Can anyone explain what the security implications are between these options and how they should be used?

In windows (10)

Run as different user Run as administrator

1 Answer 1


These two options have to do with account permissions which relates to file access, network access, and more depending on the policies within an environment.

By default in Windows 10, when you launch an application you launch it as a standard user. In some instances, the OS will determine that you need administrative credentials to launch the application and automatically escalate your privileges or fire off the UAC (User Account Control) popup to ask if you want to run an application. The system them tags your system utilization and the application permissions based off the user trying to run the application.

Now, some applications like the command prompt don't always require administrative credentials. In these instances, the command prompt will run as the standard user account even if the acting user resides within the administrative group. However, if the user needed to run an administrative task from the command prompt, they will need to search for the exe, right click, and select run as administrator. In this case, the same user account is associated with the application, but the application is granted system level access.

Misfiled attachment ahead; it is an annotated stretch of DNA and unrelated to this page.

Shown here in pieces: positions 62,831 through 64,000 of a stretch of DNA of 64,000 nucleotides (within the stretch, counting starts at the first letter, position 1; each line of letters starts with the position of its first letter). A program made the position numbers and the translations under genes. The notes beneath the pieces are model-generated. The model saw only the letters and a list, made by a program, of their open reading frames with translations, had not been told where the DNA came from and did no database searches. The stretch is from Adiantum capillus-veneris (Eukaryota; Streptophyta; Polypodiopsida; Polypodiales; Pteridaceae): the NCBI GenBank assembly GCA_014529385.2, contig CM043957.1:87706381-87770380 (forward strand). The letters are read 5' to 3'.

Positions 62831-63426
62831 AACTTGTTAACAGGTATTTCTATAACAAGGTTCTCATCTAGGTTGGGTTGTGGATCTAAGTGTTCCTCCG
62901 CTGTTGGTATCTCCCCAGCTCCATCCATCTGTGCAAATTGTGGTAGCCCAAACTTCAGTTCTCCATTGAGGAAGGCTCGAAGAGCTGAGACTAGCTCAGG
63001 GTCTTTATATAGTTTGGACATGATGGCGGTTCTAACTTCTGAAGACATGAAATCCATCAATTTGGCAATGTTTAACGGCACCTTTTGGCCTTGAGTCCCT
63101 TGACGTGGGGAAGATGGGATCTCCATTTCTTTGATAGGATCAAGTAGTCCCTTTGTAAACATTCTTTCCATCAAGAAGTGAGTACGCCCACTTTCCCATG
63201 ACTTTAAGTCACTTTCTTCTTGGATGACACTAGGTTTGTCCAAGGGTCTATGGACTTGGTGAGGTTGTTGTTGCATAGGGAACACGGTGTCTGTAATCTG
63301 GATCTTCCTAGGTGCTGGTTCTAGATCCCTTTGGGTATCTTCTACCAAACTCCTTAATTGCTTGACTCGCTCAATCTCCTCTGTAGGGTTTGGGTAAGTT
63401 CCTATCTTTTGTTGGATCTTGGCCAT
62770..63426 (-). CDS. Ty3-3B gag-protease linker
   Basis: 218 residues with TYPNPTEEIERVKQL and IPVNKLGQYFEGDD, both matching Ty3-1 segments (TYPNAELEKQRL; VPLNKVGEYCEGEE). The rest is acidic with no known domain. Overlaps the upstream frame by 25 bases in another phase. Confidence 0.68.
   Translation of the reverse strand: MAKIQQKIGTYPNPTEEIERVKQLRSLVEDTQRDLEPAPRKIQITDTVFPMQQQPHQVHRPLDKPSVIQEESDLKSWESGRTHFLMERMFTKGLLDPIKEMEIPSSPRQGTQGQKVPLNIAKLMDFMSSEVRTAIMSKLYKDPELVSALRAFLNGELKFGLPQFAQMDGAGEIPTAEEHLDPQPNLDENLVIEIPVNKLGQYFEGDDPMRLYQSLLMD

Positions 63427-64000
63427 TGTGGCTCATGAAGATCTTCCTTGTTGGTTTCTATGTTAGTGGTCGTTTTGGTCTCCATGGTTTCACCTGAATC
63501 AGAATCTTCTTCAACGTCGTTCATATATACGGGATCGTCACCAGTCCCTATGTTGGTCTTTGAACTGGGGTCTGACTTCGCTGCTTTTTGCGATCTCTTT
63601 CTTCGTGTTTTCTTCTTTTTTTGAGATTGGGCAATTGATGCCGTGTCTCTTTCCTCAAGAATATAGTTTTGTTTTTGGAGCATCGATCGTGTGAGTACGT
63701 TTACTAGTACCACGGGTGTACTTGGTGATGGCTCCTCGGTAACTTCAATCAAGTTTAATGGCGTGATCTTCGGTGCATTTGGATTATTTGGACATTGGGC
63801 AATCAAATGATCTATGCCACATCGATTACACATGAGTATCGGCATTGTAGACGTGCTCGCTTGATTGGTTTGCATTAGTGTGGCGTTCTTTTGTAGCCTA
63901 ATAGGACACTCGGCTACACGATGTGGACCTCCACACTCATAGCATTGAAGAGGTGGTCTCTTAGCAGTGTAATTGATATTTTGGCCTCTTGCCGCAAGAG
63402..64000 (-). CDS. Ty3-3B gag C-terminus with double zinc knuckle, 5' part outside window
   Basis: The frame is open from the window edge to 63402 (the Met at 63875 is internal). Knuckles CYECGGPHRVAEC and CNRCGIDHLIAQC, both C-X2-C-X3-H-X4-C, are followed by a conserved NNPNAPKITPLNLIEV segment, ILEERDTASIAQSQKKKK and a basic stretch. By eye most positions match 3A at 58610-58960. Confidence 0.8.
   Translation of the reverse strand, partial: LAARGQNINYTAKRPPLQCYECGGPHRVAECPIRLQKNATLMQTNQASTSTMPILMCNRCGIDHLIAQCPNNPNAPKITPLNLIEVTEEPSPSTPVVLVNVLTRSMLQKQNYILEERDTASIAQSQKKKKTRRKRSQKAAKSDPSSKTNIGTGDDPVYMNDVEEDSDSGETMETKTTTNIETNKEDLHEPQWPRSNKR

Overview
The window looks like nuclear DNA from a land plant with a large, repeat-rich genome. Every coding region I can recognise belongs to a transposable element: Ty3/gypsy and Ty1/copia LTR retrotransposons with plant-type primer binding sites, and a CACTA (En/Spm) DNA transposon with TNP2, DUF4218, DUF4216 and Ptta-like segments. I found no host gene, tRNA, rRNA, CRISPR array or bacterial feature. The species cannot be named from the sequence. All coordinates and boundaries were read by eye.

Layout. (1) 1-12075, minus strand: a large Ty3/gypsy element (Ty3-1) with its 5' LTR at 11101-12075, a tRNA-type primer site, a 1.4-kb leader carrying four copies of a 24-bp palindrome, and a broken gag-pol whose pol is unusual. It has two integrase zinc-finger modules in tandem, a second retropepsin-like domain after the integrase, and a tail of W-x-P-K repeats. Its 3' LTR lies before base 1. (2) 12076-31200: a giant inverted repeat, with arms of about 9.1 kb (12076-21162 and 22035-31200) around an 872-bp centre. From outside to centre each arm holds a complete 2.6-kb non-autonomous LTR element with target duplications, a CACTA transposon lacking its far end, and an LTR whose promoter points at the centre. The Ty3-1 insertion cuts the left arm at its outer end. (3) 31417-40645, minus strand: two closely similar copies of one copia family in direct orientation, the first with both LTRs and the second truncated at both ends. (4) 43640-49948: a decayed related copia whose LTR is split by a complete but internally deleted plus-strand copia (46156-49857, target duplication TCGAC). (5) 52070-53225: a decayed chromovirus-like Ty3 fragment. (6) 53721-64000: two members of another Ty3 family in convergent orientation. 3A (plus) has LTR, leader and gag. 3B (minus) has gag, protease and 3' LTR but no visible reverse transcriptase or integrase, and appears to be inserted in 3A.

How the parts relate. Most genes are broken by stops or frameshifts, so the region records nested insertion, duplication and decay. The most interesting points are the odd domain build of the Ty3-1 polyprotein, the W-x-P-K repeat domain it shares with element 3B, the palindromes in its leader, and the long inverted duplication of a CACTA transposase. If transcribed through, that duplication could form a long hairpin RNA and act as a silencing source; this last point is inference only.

The remaining option, "Run As User" is really helpful in enterprise environments where a help desk agent may need to support a user. Instead of logging out of the user's session, an agent could enter credentials through a screen sharing session to launch standard user level access tools that are blocked by policy to the originally logged in user.

Lastly, there are instances in which "Run as administrator" is also run by a separate user from the logged in account. This will duplicate many of the effects of the Run As User but with administrative privileges for the application.

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